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  21. Thanks #20 - the correct link is the one just above in the text, pointing to Neven's blog where its context is described.
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  22. John... Just trying to keep the information available up to date... We know what certain people will do with certain information.

    But yes, it is a really neat animation. I just wish they'd linked back to the original NASA sources so that we didn't need to trust their interpretation.
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  23. Edit for #21 - link changed. There are links to the sources on that page at Neven's.
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  24. John Mason@12: It's just pining for the fjords!...;)
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  25. The post points out that summer Arctic storms of this strength are uncommon but not unknown. However, the trend is for more Arctic storms whatever the season according to 'Sea ice drift in the Arctic since the 1950s.' Hakkinen et al 2008. who say "The study finds that both parameters (ice drift and wind stress) show gradual acceleration over last 50 years. Significant positive trends are present in both winter and summer data.The major cause of observed positive trends is increasing Arctic storm activity over the Transpolar Drift Stream caused by a shift of storm tracks toward higher latitudes."

    And if, as these denialists on Wattsupia are saying "It's the storm what done it, guv!" can the massive impact of the storm be seen? This graph of Arctic Ice Area (usually two clicks to 'download your attachment') starts from the beginning of August. The storm struck on the 5th, not that you'd notice from the graph.
    The graph as I type is up-to-date & so does show the first few days of the freeze which will be worthy of monitoring in coming weeks to see if the severe melt will impact the following freeze.
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  26. vrooomie @24

    Too true. But prior to shuffling off this mortal coil, joining the choir invisible, and becoming an ex-canary, he was better at detecting the danger of greenhouse gas accumulations (in this case, methane) than Mr. Watts apparently is. I'd pine too.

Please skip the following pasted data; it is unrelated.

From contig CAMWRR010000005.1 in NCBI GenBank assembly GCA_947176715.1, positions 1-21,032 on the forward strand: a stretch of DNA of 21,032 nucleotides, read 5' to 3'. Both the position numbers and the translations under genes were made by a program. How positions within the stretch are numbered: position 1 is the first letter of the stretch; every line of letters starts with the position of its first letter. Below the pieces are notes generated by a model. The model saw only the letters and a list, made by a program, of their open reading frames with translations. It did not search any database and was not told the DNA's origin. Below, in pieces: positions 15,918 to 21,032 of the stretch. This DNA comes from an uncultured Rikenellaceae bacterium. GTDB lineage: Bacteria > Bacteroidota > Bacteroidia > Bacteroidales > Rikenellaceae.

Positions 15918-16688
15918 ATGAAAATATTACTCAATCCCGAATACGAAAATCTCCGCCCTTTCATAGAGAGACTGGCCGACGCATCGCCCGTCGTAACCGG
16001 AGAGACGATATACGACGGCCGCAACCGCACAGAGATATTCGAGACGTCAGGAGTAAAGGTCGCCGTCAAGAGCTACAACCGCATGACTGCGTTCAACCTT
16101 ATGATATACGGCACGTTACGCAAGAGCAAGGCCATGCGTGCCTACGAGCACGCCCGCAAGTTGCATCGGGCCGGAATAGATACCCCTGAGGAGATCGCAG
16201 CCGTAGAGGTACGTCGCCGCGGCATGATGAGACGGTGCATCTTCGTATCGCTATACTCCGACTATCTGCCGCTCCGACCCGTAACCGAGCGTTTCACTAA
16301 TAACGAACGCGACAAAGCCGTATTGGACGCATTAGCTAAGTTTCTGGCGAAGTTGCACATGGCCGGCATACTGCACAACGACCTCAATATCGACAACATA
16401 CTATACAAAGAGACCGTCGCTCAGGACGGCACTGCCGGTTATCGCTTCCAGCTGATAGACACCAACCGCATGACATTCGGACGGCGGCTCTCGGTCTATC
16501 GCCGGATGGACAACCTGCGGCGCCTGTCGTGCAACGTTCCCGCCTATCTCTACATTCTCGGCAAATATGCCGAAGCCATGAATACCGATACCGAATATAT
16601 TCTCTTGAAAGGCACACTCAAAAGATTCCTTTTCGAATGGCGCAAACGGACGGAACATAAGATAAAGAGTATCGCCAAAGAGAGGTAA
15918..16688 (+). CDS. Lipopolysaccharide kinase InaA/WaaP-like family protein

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  27. "And if, as these denialists on Wattsupia are saying "It's the storm what done it, guv!" ..."

    Remember that Goddard claimed that the storm (as it was happening) signaled an extraordinarily end to the melt season.

    That wasn't ... quite ... correct, as it turns out.
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  28. A small criticism of the 'Artic Sea Ice Extent' and 'How "Skeptics" View Artic Sea Ice Decline" graphs. Both graphs could have there Y axis start at zero, the ice extent starts at 2 million km2 and the skeptic view at 3 million km2.
    I know graph makers are probably trained to avoid the "wavy line a the top" effect but it smacks of graphing tricks to emphasize your point. We shouldn't need to resort to graphing 'tricks'.
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  29. "Now then. If I were to melt a whole ice-cube in 2011 and then melt a half ice-cube in 2012 then I'd have melted less ice in 2012 but still have ended up with nothing. Fail."

    This reminds me about the joke about the man who thinks he is winning because his hair has stopped falling out, failing to realize that he has become completely bald.
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  30. #28 - the same could be said for NSIDC & JAXA Arctic sea-ice plots: however, within a few more years the aforementioned organisations, plus Dana, creator of The Escalator, are 'all gonna need a bigger graph'!
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  31. Dave123 @18,

    If Matt Ridley was realy influenced by what he read in Hansen 2003 (possible), then, he managed to read just the first two sentences of the abstract! The last sentence of Hansen 2003 abstract sais:

    However, soot contributions to climate change do not alter the conclusion that anthropogenic greenhouse gases have been the main cause of recent global warming and will be the predominant climate forcing in the future


    which Matt probably failed to understand, or rejected it as the unexplainable contradiction of his pre-conception of "all-mighty Chinese soot"! In WSJ, they have a strong incentive to blame everything on China.